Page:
Key House Dems slam talks on chemical safety bill

Key House Dems slam talks on chemical safety bill
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Leading House Democrats are lashing out at their Republican and Senate colleagues in their ongoing negotiations over reforming federal chemical safety laws.

Reps. Frank Pallone (N.J.) and Paul Tonko (N.Y.), the top Democrats on the Energy and Commerce Committee and its environment subcommittee, said negotiations over improvements to the chemical law have thus far resulted in a draft that’s worse than current law, and they’re abandoning support.

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The opposition from Pallone and Tonko, the top two House Democrats in the negotiations, could spell major trouble for efforts to reform the nearly 40-year-old Toxic Substances Control Act.

But since the negotiation process isn’t a formal legislative conference, other lawmakers involved could try to proceed without their support.

“We had hoped to support a strong TSCA bill that would empower the EPA to identify and manage dangerous chemicals, but the current draft is not only significantly weaker than the bipartisan deal we negotiated, it is actually weaker than current law,” Pallone and Tonko said in a Tuesday statement.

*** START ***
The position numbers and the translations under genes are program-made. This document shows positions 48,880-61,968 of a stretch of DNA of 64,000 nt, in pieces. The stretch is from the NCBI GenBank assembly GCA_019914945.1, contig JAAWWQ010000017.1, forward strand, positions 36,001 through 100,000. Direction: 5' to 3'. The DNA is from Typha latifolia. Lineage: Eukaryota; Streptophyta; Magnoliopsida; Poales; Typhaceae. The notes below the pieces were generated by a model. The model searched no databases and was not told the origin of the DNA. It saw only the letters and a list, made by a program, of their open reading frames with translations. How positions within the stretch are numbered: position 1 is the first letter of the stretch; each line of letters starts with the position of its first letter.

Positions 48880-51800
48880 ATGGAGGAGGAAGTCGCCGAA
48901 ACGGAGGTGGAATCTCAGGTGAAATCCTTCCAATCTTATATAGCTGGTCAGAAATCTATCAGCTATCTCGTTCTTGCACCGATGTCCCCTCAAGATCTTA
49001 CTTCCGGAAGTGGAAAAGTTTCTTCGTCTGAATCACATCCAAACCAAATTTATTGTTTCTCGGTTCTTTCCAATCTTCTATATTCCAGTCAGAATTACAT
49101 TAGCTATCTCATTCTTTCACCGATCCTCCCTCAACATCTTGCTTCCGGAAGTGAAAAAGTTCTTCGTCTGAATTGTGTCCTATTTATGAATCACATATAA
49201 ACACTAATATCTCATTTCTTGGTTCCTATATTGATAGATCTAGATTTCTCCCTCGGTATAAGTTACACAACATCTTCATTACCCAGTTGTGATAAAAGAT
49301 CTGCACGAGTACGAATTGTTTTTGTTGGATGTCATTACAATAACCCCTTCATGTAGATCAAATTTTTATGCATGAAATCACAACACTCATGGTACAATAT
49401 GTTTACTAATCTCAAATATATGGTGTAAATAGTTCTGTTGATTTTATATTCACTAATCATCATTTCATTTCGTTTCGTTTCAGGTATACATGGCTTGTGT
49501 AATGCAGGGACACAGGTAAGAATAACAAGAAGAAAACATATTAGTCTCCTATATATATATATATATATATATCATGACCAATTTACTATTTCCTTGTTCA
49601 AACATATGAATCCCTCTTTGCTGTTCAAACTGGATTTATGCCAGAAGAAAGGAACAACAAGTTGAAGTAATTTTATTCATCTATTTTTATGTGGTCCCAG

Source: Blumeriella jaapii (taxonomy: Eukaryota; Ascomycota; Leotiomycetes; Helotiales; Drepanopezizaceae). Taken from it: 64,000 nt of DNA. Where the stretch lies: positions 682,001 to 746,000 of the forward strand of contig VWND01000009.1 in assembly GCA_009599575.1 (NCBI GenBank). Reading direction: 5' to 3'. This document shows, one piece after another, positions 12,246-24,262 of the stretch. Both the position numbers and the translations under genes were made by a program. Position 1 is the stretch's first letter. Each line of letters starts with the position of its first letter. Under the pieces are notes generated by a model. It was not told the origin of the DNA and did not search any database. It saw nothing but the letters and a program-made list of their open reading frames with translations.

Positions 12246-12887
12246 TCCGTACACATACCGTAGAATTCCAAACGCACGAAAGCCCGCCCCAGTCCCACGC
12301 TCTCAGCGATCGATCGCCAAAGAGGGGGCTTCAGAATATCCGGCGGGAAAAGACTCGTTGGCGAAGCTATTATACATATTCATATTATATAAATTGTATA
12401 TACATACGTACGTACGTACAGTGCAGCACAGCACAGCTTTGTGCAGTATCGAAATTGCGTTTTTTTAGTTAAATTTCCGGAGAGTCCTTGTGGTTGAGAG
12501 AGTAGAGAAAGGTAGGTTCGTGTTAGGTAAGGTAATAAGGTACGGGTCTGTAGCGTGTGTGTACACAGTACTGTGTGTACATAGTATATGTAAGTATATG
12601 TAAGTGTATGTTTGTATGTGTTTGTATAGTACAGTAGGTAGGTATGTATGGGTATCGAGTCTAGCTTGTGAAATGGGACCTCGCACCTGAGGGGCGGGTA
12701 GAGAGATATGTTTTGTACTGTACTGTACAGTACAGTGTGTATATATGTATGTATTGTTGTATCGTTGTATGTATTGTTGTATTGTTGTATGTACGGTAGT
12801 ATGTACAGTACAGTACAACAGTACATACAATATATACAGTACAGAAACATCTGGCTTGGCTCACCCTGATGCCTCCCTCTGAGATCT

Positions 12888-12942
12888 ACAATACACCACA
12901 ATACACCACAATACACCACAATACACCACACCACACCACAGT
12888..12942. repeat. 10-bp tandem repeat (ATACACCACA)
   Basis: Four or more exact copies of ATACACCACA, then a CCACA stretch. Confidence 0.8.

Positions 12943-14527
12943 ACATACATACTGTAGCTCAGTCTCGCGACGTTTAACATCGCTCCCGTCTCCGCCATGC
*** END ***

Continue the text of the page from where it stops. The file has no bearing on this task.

“Unfortunately, at this point, it would be better for us to not act at all than to pass the deal that Energy and Commerce Republican leaders and Senate negotiators are proposing,” they said.

The House and Senate passed different bipartisan reform measures last year. They aimed to dramatically improve TSCA, under which it is extremely difficult for the Environmental Protection Agency (EPA) to limit sales of any harmful chemicals, including seemingly obvious ones like asbestos.

Since the negotiations are still behind closed doors, it wasn’t precisely clear what the main problems are for the Democrats.

Pallone in recent days had been objecting to provisions meant to severely limit animal testing.

Earlier Tuesday, other lawmakers were optimistic that a final, negotiated bill would be ready within days for the House and the Senate to vote.

Rep. John Shimkus (R-Ill.), chairman of the environment panel, told reporters Tuesday that the legislation is nearly complete, and he believes Congress could pass it without Pallone and Tonko’s support.

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Sen. Barbara BoxerBarbara Levy BoxerHispanic civil rights icon endorses Harris for president California AG Becerra included in Bloomberg 50 list Climate debate comes full circle MORE (D-Calif.), the top Democrat on the panel, who had objected to the Senate’s legislation up until she negotiated some changes weeks ago, said the process was almost complete.